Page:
Mar 03 2020
This article was accurate at the time of its writing.?Please click here for the most up-to-date IBISWorld information concerning COVID-19 (coronavirus)
Canadian authorities have been on high alert following the initial emergence and subsequent spread of the coronavirus, officially titled COVID-19 by the World Health Organization. The virus, which originated in the city of Wuhan, China, has since spread to at least 60 countries.?
Currently, over 90,000 cases have been confirmed globally, with China, Iran, South Korea, Japan and Italy all representing?epicentres?of the outbreak. As of the time of this writing, the number of COVID-19 cases in Canada has now reached 27, prompting concerns over the country’s readiness to respond to a potential epidemic should COVID-19 begin spreading more quickly throughout communities in Canada.??
Some of these concerns are more economic in nature. For example, many are speculating upon how oil and gas prices in Canada will continue fluctuating in response to the world’s mounting fear over the coronavirus. In addition, uncertainty remains over whether Canada’s central bank will cut interest rates should the virus negatively affect the economy in the short-term. This article, however, seeks to shed some light on the likely effects of a COVID-19 outbreak on Canadian industries that fall under the umbrella of the country’s healthcare sector.??
Hospitals in Canada?
Hospital overcrowding constitutes the single greatest challenge that operators in the $74.9 billion Hospitals industry in Canada (IBISWorld report 62211CA) must contend with should cases of COVID-19 in Canada continue to increase. The “safe occupancy rate” for any one hospital hovers at or around 85.0% according to?Global News. Generally, this figure already accounts for built-in “surge capacity” should any unforeseen outbreaks of disease, natural disasters or accidents occur that would require increased demand for healthcare services.?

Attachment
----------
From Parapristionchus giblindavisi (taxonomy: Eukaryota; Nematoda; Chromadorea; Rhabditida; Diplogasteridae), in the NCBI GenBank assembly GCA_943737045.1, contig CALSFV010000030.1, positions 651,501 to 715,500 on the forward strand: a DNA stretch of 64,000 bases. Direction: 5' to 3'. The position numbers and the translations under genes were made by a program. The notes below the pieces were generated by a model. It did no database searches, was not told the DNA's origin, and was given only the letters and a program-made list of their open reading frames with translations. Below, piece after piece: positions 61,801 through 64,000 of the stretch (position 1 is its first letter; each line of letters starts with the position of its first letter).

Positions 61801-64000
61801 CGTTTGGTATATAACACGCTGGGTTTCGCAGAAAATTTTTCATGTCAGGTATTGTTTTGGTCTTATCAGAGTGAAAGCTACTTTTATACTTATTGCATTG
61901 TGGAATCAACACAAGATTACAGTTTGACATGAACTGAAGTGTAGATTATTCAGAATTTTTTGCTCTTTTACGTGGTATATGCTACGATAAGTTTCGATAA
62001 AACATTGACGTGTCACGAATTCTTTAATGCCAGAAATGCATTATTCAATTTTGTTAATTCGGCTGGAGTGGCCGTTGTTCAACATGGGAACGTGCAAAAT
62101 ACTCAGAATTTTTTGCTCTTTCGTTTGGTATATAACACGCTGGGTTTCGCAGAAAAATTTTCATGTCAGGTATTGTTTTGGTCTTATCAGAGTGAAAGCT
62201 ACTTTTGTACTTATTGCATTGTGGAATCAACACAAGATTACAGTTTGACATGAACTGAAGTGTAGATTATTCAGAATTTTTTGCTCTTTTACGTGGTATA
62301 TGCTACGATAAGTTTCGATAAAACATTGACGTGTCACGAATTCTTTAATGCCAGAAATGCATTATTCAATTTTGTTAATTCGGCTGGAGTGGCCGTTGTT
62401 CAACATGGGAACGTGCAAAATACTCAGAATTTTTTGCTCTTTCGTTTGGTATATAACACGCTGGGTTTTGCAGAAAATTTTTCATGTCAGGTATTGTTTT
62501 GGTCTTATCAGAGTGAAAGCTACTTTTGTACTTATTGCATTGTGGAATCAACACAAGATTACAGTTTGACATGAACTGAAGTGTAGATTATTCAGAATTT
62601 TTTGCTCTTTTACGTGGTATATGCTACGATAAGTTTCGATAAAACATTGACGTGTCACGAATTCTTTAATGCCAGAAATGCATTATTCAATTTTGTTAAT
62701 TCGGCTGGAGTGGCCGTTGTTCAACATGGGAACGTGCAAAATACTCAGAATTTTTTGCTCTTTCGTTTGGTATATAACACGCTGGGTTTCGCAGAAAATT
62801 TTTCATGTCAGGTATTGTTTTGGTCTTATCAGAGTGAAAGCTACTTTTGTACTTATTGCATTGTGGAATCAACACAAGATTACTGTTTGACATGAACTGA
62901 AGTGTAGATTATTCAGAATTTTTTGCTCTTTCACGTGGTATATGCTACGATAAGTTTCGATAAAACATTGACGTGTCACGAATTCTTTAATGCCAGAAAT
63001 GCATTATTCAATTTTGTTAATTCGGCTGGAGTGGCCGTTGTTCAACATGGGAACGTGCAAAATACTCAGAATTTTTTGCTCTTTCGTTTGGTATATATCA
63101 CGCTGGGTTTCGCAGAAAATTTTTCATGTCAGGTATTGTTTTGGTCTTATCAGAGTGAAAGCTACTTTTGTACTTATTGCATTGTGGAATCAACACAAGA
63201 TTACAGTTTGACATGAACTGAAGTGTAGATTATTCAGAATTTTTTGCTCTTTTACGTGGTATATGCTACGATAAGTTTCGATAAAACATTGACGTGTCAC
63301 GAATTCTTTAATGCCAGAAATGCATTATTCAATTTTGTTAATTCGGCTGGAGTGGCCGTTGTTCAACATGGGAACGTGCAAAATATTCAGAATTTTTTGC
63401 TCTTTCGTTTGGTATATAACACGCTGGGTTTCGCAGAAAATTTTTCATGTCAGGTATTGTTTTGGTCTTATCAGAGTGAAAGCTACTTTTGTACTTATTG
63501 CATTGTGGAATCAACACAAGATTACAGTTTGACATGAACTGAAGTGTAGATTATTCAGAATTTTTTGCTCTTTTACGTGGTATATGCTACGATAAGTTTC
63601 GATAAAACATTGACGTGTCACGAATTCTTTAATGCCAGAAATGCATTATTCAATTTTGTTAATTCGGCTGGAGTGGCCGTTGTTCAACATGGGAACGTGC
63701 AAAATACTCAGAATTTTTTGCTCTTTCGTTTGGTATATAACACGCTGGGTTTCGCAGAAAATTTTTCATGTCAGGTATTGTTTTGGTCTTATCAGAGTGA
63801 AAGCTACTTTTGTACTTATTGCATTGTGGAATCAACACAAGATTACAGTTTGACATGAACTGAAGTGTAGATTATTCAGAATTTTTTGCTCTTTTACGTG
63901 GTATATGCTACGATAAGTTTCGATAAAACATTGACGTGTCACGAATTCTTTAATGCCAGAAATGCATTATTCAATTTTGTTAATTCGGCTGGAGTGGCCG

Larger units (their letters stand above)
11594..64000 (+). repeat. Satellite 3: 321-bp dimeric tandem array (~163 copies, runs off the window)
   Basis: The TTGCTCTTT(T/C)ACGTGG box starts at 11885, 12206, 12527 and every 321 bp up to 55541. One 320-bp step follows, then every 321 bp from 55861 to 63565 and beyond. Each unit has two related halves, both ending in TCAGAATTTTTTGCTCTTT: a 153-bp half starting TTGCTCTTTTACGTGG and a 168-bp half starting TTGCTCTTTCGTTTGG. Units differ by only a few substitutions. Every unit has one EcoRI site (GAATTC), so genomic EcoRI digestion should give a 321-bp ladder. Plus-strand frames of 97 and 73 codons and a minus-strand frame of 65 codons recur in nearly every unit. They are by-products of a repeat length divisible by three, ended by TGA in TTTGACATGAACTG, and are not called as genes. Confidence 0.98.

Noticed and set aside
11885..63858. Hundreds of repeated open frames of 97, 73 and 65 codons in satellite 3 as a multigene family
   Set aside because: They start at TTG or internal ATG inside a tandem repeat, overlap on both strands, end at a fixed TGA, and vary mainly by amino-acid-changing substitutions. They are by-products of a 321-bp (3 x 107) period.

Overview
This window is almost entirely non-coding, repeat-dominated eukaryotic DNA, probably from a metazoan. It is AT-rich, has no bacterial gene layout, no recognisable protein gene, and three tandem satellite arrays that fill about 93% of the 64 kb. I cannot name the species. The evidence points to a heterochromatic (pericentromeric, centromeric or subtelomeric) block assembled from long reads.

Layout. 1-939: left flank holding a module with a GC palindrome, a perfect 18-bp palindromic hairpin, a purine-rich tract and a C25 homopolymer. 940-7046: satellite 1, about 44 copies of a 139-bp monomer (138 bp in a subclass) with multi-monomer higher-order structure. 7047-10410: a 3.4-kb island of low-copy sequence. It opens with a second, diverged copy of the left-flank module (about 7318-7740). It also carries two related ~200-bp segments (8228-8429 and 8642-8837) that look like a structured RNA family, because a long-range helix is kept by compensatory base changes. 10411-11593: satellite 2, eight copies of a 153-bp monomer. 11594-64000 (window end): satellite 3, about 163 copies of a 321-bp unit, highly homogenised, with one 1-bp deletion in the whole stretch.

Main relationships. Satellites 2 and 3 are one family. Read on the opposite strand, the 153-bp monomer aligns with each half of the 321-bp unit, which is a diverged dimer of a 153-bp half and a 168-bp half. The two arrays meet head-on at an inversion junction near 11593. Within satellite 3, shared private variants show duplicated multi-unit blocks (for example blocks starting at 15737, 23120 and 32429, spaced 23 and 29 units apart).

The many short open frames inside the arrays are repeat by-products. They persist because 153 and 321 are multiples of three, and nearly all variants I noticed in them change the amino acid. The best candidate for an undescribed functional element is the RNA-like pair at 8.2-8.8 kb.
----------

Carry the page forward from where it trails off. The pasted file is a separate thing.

Yet for the past 20 years, Canadian hospitals have been functioning at 100.0% capacity or more?on a daily basis. In the province of Ontario, numerous hospitals operate at 120.0% capacity. This ultimately presents Canadian healthcare providers with a significant challenge, as an outbreak of COVID-19 indicates that the country’s hospitals would have to bear the brunt of treating the infected individuals. Moreover, hospital overcrowding typically leads to patient and ambulance backlogs, cancelled surgeries, the premature discharge of all “non-essential” patients and the transfer of older patients to smaller hospitals with less intensive care options.?In essence, overcrowded?hospitals would come with a wide variety of inherent challenges beyond just the handling of a potential COVID-19 outbreak.?
Supply chain disruptions?
Canadian supply chains are more vulnerable to COVID-19 in 2020 than they were to the SARS outbreak of 2003, principally because China’s position in the global supply chain is much higher now than it was back then. 10.0% of unfinished products that are used in the production of final goods in Canada are sourced from China according to?The Financial Post, with Canada’s yearly imports from China quintupling following the SARS epidemic. Additionally, trade data indicates that Canada sources another 4.0% of intermediate goods from South Korea, Italy and Japan, all of which are struggling to contain COVID-19 within their respective borders.??
To this end, the possibility of intermediate goods shortages in Canada as a result of the coronavirus’s spread worldwide remains very real. It is also possible that these shortages could affect the $4.4 billion Medical Instrument & Supply Manufacturing in Canada industry (33911aCA)?critical to healthcare providers.